A Tribute to the of
"Criminals are a superstitious, cowardly lot, so my disguise must be able to strike terror into their hearts. I must be a creature of the night, black, terrible...a...a....a bat! That's it! It's an omen. I shall become a bat!"
Do you recognize those lines? They were first uttered in Detective Comics #33, November 1939 by a young Bruce Wayne as he sat in his den, pondering a proper disguise while laying plans for his career as a crime fighter. Fortuitously, a huge black bat flies into the open window during his late night musing, inspiring the dark, forbidding figure from that point forward known as Batman.
We see from those origins that a potent, yet often overlooked weapon in the arsenal of the Dark Knight Detective is fear. In his purest form, the Batman is a dark avenger, who lives in the shadows, meting out justice to the criminal element that seeks refuge in those same shadows. The psychology of fear is often better than landing the first blow, particularly when your other weapons are physical strength and agility and extremely sharp wits along with a few handy items in your utility belt.
Now, what happens if your nemesis is also a wielder of fear and master of the macabre? How do two dark and sinister figures engage? Let's investigate together as we see Batman do battle, for the first time in the Silver Age, with an old villain from his rogue's gallery known as The Scarecrow. To my amazement, research indicates this was only his third appearance ever, after his debut in World's Finest Comics #3 in the Fall of 1941. He was unceremoniously shelved after a second story in Detective Comics #73 (+ splash page),"The Scarecrow Returns!", (written by Don Cameron) from March of 1943. The issue at hand, containing that third appearance, is Batman #189, dated February of 1967--on sale 12/06/66. The story by the ever prolific Gardner Fox is entitled "Fright of the Scarecrow!" The cover art, by Carmine Infantino and Joe Giella sets the stage nicely. Interior art is credited to Bob Kane. However, I discovered in my research that Mr Kane was pretty much out of the creative loop at the time this issue appeared. Sheldon Moldoff was the man who put pencil to paper, Joe Giella applied the ink.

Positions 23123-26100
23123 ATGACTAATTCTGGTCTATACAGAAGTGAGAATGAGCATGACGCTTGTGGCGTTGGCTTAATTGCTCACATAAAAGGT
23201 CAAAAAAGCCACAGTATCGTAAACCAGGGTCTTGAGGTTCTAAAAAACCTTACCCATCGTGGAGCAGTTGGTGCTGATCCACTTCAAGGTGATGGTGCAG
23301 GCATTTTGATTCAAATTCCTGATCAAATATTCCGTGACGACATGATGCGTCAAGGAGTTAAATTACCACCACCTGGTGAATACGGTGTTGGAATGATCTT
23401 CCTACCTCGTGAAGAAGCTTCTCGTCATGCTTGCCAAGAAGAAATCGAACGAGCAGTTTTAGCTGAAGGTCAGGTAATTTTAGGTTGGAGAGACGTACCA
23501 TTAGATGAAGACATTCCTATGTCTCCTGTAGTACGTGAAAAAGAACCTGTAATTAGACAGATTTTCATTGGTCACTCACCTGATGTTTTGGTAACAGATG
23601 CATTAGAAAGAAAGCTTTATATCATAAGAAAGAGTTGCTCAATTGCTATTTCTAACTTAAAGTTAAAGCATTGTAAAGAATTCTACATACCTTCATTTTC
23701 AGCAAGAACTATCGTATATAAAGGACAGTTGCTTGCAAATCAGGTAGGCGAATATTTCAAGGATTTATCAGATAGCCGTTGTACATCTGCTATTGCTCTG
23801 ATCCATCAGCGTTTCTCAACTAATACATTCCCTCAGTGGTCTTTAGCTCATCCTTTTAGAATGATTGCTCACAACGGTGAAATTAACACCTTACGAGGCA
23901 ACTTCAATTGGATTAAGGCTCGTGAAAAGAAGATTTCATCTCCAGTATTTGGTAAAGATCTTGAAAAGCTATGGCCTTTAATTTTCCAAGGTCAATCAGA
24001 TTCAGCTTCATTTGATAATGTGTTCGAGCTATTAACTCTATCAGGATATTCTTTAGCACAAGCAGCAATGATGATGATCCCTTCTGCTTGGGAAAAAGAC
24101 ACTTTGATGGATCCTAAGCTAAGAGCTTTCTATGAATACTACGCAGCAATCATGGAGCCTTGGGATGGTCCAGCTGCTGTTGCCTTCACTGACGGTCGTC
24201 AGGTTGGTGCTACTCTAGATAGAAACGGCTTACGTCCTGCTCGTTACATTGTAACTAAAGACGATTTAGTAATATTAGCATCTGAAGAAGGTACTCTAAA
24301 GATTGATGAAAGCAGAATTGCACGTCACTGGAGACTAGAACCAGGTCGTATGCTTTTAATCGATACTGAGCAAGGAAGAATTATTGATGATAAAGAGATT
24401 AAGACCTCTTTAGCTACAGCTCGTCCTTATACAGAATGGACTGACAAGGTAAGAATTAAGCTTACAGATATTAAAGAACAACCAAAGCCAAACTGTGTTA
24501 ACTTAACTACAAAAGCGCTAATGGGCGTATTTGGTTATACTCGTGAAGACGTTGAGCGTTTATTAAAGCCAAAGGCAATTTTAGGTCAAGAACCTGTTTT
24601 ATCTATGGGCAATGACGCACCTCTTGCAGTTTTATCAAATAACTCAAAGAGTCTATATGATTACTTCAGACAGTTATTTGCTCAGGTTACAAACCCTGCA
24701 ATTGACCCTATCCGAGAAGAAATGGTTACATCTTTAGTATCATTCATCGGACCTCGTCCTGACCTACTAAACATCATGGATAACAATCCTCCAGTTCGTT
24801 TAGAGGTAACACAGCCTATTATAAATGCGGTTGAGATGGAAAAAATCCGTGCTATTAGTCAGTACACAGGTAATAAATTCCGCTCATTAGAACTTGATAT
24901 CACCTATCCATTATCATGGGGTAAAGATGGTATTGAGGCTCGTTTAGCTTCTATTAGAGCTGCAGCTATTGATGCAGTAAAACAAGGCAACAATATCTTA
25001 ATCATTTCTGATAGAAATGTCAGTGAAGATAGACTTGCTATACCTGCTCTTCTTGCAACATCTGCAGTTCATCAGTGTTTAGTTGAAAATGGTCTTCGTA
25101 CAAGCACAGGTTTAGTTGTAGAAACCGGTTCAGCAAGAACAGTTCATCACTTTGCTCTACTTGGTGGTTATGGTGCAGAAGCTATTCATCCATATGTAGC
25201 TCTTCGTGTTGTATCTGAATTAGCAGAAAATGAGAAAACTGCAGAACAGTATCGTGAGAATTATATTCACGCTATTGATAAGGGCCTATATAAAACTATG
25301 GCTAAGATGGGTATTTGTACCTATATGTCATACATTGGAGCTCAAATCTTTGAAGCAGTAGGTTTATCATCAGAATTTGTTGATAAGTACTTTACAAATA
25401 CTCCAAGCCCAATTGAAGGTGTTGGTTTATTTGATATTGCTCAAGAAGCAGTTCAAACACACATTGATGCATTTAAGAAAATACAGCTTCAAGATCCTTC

Follow me. It's kind of dark, but it will be okay...
This issue begins with a prologue that reprises the origin of The Scarecrow that was originally related in that first World's Finest appearance I mentioned before. The tale for that debut was entitled "The Riddle of the Human Scarecrow!", written by Bill Finger. The readers are then introduced to Jonathan Crane, who, as a boy, enjoyed scaring birds and later grew to be a Professor of Psychology at the university level. Tall, gangly and bespectacled, he fits the stereotype to a "T." His curriculum includes coverage of the primal nature of human fear. Using a rather unorthodox case study, Crane produces a .45 automatic pistol and blasts a nearby vase, demonstrating that while the weapon itself would cause fear in most people, vividly demonstrating the destructive capabilities of it is even more effective. Lord knows how the other staff or maintenance crew felt about this demonstration, though.
Crane later inadvertently eavesdrops on some of his fellow staffers only to hear that he is being mocked for his eccentricities and shabby wardrobe. It seems he spends the majority of his earnings on books rather than garb, making him look like a scarecrow. The seeds are planted. Crane sits in his study at home, pondering what he's heard. Feeling that the only way he'll gain respect from his peers is through the acquisition of money and calling upon his training in the field of psychology, he makes the fateful decision to follow the example in gangland by extorting money through the use of fear. "If I look like a scarecrow--then that will be my symbol! A symbol of poverty and fear combined! The perfect symbol to represent Jonathan Crane--The Scarecrow!"